Congress has developed a fondness for open letters when it comes to Iran. First came the warning shot signed by 47 Republican senators that touched off a storm of criticism. Not to be outdone, the House checked in with its own bipartisan and more diplomatically stated letter to the president, warning that its members must be satisfied with any agreement before they’ll vote to reduce sanctions.
What lies behind these moves? I think Congress feels left out of foreign policy-making.
I have considerable sympathy for this impulse. Over the decades, too much power has drifted to the president when it comes to foreign affairs. Congress has been deferential, even timid, in allowing this to happen.
Moreover, the administration has not done an especially good job of consulting with Congress. The president is the chief actor in foreign policy, and it’s his obligation to reach out and develop a sustained dialogue with Congress on foreign policy matters. As far as I can tell, he has not done that sufficiently.
Yet much as I want to see Congress speak up on foreign policy, how it does so matters. The Senate’s letter to Iran was ill-considered and unhelpful. Its purpose was to defeat the nuclear negotiations, and it undercut the president while he was trying to negotiate a deal with another world leader. It raised questions about America’s reliability, invited doubt about the president’s ability to negotiate a deal, and created a major distraction at a crucial moment. The letter undermined not only this president’s credibility, but undermines future presidents’ as well. It suggests that no one in the U.S. government is empowered to strike a deal.
The letter did focus appropriately on presidential use of executive orders to conduct foreign policy, but it wrongly implied that presidents are hamstrung in the conduct of policy. The senators suggested that an executive order on Iran is likely to be reversed by a future president, which is not true. Presidential deals with other countries are rarely overturned by their successors.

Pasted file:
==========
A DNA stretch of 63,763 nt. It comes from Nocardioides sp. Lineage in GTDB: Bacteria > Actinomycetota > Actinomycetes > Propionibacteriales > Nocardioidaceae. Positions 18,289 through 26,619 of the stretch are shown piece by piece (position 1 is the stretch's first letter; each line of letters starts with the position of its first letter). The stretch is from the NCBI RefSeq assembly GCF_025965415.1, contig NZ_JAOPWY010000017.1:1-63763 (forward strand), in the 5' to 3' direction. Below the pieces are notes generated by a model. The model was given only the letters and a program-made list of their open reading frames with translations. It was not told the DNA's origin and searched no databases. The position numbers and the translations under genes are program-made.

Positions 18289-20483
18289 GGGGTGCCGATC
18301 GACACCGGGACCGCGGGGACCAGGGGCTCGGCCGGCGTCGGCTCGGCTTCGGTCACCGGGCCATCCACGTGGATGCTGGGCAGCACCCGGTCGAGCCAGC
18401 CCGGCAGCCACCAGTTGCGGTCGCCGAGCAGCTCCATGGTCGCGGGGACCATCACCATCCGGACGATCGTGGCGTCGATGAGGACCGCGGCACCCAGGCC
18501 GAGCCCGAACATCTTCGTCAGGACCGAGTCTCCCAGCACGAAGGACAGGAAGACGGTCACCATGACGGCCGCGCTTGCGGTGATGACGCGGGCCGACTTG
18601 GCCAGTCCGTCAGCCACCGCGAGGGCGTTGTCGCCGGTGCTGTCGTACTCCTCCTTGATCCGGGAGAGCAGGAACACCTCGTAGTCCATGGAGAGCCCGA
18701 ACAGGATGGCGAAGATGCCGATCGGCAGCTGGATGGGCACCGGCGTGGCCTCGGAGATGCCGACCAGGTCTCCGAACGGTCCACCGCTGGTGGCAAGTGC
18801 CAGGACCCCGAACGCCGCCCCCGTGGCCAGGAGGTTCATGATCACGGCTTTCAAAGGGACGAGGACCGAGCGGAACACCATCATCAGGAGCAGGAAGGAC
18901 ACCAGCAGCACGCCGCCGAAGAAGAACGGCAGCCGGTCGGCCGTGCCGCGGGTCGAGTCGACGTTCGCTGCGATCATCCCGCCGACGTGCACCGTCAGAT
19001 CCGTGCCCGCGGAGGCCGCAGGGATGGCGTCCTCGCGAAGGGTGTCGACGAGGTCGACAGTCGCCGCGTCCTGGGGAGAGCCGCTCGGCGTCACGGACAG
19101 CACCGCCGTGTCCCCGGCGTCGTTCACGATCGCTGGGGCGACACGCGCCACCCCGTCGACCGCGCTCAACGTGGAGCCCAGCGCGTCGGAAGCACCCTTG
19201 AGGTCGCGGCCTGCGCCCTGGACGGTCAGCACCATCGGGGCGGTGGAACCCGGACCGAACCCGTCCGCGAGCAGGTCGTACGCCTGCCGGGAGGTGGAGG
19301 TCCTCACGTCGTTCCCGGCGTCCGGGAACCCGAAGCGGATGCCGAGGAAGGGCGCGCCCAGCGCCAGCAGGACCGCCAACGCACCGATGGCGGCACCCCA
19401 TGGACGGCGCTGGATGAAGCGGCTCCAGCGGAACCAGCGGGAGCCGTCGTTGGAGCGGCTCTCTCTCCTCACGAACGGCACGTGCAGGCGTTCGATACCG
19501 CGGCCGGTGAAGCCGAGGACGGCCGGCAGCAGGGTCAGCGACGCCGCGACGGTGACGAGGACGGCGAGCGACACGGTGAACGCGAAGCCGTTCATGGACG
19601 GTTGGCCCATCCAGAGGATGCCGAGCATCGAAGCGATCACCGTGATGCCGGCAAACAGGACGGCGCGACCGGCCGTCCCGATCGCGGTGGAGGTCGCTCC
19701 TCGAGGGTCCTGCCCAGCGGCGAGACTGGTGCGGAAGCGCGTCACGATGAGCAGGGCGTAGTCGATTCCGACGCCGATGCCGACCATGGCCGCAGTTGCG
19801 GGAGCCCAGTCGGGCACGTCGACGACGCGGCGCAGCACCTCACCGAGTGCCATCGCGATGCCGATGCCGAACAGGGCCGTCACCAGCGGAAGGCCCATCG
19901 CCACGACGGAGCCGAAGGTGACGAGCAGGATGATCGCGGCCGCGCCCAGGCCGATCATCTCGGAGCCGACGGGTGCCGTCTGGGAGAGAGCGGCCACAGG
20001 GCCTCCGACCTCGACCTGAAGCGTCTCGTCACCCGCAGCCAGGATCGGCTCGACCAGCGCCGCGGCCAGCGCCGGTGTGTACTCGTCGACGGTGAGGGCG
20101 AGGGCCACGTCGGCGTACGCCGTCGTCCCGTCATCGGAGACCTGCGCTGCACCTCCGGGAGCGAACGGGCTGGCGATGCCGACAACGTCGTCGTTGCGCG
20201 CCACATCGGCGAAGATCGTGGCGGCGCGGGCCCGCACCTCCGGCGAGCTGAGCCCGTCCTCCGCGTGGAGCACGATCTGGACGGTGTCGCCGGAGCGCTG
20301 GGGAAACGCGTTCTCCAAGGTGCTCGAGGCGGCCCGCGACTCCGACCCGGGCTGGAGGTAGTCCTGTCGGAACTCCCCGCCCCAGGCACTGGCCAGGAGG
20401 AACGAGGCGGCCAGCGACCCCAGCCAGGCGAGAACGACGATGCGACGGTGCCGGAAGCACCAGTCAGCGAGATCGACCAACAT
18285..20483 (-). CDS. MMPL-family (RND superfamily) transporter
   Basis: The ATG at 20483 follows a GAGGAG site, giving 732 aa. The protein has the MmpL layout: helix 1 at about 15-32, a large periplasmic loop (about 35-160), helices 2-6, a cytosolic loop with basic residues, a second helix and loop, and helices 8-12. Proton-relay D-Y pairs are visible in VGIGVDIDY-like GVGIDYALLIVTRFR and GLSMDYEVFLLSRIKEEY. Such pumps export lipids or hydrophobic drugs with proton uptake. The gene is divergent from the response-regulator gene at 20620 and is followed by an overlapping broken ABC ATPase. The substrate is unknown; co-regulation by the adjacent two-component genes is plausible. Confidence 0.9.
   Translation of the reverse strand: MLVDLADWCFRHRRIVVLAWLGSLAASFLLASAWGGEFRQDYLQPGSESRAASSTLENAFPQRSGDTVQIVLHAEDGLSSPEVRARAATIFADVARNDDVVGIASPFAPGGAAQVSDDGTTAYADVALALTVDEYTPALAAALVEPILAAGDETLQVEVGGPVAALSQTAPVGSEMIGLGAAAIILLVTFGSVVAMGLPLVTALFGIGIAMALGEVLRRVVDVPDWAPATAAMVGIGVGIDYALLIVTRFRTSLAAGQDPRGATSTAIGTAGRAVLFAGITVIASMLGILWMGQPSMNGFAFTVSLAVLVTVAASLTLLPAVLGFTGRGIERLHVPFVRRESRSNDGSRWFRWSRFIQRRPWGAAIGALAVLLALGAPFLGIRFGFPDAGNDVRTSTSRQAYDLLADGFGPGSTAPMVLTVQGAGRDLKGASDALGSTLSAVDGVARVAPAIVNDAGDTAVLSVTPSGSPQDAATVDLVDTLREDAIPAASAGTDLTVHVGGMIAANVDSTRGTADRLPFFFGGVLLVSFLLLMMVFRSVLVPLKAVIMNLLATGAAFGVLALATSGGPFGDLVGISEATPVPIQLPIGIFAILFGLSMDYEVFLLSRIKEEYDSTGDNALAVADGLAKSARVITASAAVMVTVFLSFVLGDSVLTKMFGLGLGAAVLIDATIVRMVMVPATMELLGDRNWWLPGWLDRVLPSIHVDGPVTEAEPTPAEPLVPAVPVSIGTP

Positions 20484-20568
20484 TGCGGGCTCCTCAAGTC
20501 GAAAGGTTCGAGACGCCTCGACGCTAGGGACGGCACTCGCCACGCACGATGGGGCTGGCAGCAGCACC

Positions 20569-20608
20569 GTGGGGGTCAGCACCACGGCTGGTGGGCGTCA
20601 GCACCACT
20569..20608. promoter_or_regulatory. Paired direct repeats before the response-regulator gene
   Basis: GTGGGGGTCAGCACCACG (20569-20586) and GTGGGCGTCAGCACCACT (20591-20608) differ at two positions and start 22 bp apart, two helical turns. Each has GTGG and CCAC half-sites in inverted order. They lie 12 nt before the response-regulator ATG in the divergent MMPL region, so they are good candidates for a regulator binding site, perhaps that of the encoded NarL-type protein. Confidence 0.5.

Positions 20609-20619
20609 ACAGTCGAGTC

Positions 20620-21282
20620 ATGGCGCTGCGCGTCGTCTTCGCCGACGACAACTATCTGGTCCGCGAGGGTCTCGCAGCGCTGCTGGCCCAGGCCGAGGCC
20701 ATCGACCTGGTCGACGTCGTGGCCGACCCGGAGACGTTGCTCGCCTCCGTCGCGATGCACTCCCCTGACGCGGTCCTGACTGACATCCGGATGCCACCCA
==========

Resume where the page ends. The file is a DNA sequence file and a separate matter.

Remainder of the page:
In part, this is because once an agreement is in place it becomes very difficult to undo — especially if it’s working. Also, presidents are reluctant to reverse their predecessors’ work because they don’t want to undercut the same tool they themselves rely on to pursue their foreign policy goals.
As a nation, we’ve gotten into the bad habit of using executive orders for the most important foreign policy initiatives — including such watershed moments as Richard Nixon’s opening toward China and President Obama’s accord with Syria banning the use of chemical weapons. In recent decades, 94 percent of pacts between the U.S. and other countries have been under executive orders; just 6 percent are done by treaty. This is because treaties require a two-thirds vote of the Senate before they can be ratified, and that has become a near-impossible milestone to reach.
Yet the fact that a president can act on his own does not mean that he should do so. The reliance on executive orders means we have no clear mechanism, or even requirement, for the president to consult and work with Congress on foreign policy. So Congress feels left out of the action, and in an effort to deal itself back in, it behaves clumsily, as the Senate did with the Iran letter.
The way past these bitter battles is meaningful consultation. The president and the Congress need to consult regularly and in-depth before problems come to a head. Sustained and respectful consultation would go a long way toward avoiding the acrimonious contention over foreign policy that we’ve seen of late.
Edward S. Corwin, a professor of jurisprudence at Princeton in the first half of the 20th century, once called the Constitution an “invitation to struggle for the privilege of directing American foreign policy” — a line that is far better known than Corwin himself. Over the last half-century, the contest has largely been decided in favor of the president.
Congress’s bid to reopen the question is not, in and of itself, a bad thing. But if the president and the Congress want to avoid these flare-ups and strengthen the nation’s foreign policy, they should exercise in-depth, sustained consultation.
Lee Hamilton is Distinguished Scholar, Indiana University School of Global and International Studies; Professor of Practice, IU School of Public and Environmental Affairs; and Chairman, Center on Congress at Indiana University. He served as U.S. Representative from Indiana’s 9th Congressional District from 1965-1999.